At this point, a merciful end to this steaming turd of a presser should have come even if Biden’s family had to physically drag him away. But nope — there was more.

Because Biden then began waxing poetic (or at least his best facsimile thereof) about the wonderful transition to electric cars the country is going to make, and then he brags that his team will be sitting down with the heads of the major oil companies to grill them about the profits they’re making while gas prices are so high.

And if you’re one of the heads of the major oil companies, you’re now going to boycott those meetings now that Biden is using you as a scapegoat for his terrible economy, or at least you will if you have any fighting spirit.

Biden then launches into Creepy Whisper Mode and explains that Big Oil has “9,000 leases” for exploration on federal land, which is a thoroughly dishonest Democrat talking point — when oil companies take out an oil lease, they’re doing it on the chance it might contain enough oil to make it economic to drill on that land or area of water. But those calculations involve lots of factors — including things like environmental regulations and other political/governmental risks. So when they don’t drill those leases, it’s because the math doesn’t work. Joe Biden can barely spell math, much less do it. And there isn’t an oil company in America that would ever have hired him to run its operations.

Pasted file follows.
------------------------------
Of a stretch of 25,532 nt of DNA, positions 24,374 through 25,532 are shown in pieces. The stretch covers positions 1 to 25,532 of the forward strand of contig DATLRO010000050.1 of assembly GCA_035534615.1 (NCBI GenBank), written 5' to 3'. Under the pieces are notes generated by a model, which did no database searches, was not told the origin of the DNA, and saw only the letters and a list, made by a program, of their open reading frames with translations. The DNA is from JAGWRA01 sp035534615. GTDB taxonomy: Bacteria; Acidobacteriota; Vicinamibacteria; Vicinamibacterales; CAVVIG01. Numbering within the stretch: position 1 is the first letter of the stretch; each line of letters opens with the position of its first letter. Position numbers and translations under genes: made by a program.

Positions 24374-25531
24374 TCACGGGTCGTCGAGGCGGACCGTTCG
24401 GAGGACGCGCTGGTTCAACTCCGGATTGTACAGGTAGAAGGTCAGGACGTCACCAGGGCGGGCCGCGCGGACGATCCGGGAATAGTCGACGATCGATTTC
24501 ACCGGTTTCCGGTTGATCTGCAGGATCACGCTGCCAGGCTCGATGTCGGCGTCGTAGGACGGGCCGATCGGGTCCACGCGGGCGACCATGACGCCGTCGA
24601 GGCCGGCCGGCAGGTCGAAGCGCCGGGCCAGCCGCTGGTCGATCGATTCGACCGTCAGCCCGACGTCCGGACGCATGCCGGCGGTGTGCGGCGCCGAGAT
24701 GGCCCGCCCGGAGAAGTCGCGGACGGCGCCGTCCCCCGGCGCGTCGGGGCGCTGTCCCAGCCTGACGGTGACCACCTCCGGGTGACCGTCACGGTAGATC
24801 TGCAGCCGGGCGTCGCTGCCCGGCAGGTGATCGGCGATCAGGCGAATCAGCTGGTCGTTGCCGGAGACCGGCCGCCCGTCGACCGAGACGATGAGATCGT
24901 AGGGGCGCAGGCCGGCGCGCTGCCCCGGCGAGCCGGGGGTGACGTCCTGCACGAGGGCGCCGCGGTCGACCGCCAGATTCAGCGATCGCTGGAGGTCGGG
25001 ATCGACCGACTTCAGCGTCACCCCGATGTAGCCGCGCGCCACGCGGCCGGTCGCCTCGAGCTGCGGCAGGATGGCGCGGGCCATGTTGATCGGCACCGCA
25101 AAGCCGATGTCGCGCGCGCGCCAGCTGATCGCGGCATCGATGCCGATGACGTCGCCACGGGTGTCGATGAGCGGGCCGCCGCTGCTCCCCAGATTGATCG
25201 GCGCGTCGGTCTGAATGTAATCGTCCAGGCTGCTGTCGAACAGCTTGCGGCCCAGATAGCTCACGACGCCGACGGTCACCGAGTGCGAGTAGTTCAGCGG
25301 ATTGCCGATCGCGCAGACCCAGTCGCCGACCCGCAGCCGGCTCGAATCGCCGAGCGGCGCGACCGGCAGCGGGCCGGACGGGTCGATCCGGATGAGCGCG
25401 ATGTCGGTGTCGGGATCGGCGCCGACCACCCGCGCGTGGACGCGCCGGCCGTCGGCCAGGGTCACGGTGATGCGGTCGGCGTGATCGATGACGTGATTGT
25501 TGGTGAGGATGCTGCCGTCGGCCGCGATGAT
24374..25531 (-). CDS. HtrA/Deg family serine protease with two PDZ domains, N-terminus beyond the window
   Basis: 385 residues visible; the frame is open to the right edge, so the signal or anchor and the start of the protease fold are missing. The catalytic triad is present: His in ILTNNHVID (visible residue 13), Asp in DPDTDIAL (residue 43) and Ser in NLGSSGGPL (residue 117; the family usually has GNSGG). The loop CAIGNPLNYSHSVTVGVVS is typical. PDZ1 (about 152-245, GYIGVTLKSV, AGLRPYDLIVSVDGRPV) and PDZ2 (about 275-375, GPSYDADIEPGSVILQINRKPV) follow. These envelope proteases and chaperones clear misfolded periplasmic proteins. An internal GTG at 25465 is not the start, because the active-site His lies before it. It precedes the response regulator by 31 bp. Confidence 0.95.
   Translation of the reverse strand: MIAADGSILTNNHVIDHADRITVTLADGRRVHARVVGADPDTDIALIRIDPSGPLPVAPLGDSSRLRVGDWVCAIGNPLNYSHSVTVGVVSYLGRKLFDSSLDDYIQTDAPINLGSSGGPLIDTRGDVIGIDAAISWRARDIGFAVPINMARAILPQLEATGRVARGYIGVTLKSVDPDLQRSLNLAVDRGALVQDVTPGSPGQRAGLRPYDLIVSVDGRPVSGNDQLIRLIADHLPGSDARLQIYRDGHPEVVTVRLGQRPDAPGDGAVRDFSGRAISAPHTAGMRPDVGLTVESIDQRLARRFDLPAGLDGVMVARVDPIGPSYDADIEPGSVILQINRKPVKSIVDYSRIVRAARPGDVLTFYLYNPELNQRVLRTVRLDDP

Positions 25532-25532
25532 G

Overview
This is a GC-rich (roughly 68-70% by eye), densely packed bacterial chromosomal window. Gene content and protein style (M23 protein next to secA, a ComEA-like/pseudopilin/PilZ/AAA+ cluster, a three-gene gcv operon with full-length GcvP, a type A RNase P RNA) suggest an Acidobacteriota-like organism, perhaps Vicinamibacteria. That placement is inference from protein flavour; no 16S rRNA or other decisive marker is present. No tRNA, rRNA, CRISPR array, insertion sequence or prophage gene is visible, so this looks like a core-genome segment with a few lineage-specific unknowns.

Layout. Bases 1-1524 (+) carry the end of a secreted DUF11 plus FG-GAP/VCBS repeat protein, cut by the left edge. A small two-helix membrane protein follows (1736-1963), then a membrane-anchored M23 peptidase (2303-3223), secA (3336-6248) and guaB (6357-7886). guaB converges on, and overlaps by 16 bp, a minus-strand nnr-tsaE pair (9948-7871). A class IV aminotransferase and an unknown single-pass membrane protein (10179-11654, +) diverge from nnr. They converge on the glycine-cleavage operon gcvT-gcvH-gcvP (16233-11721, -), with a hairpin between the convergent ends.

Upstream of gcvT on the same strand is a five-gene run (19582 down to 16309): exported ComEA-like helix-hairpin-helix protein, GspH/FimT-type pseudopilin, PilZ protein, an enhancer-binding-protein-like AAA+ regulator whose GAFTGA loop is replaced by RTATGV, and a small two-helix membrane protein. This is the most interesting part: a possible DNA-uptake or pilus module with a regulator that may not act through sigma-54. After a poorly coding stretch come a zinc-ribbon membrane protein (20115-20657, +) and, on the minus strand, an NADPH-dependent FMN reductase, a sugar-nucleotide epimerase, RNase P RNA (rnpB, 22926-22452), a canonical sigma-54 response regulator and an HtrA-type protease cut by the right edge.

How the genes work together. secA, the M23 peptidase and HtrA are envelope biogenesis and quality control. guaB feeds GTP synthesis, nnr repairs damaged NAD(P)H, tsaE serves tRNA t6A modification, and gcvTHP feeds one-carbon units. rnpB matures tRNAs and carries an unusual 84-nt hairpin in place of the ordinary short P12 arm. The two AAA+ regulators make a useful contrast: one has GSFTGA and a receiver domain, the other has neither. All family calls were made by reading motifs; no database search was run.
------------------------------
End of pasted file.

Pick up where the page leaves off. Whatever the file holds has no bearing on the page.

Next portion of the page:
Biden then makes that point clearer by griping about how oil companies aren’t refining enough oil. Well, sure — maybe that’s because feeding more oil into those refineries involves transportation, and his administration’s destruction of the national supply chain and specifically the trucking industry plays a part in that. Not to mention what he’s done to pipeline construction.

He doesn’t talk about any of that and the pet reporters in the press gaggle don’t ask about it — because not a single one of them knows anything about the oil business.